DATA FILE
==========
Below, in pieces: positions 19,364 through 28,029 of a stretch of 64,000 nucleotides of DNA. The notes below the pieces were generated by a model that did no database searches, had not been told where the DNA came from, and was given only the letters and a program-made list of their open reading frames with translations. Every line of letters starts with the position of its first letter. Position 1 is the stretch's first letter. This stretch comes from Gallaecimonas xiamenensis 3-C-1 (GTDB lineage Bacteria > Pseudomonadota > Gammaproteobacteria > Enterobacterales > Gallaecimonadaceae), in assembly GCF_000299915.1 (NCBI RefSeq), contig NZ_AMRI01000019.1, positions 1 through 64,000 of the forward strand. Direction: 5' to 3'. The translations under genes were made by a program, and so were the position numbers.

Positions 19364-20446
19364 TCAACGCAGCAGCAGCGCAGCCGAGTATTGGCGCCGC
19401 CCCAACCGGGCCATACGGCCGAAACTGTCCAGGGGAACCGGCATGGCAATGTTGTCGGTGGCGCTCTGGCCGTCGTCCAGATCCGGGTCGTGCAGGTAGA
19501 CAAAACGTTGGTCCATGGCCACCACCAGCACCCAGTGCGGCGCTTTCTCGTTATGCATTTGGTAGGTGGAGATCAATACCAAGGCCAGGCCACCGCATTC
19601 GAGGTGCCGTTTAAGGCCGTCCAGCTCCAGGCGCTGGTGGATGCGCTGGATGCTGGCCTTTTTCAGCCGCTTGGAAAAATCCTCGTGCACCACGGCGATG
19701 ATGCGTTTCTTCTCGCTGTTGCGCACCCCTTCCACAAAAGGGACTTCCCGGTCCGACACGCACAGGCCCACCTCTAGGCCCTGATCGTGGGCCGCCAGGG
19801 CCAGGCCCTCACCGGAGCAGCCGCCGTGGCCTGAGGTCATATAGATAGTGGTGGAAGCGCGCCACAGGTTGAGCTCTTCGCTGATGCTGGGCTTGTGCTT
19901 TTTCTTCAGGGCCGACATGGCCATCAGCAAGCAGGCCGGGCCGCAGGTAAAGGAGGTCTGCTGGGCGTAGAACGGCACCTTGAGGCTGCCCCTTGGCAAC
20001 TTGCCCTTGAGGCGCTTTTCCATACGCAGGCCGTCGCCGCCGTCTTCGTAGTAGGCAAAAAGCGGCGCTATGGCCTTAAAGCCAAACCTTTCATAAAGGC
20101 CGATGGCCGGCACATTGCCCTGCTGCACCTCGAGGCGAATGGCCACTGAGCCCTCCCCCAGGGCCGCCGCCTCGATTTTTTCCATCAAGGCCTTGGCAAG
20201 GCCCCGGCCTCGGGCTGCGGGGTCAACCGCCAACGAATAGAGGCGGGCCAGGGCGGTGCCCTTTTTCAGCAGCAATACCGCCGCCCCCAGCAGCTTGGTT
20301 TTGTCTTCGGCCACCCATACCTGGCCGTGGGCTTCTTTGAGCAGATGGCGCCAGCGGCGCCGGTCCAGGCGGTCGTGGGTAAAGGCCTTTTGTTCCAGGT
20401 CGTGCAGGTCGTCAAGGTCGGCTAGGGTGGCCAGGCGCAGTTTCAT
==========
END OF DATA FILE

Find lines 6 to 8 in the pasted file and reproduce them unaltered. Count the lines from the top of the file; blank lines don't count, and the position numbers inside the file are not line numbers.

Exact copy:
19601 GAGGTGCCGTTTAAGGCCGTCCAGCTCCAGGCGCTGGTGGATGCGCTGGATGCTGGCCTTTTTCAGCCGCTTGGAAAAATCCTCGTGCACCACGGCGATG
19701 ATGCGTTTCTTCTCGCTGTTGCGCACCCCTTCCACAAAAGGGACTTCCCGGTCCGACACGCACAGGCCCACCTCTAGGCCCTGATCGTGGGCCGCCAGGG
19801 CCAGGCCCTCACCGGAGCAGCCGCCGTGGCCTGAGGTCATATAGATAGTGGTGGAAGCGCGCCACAGGTTGAGCTCTTCGCTGATGCTGGGCTTGTGCTT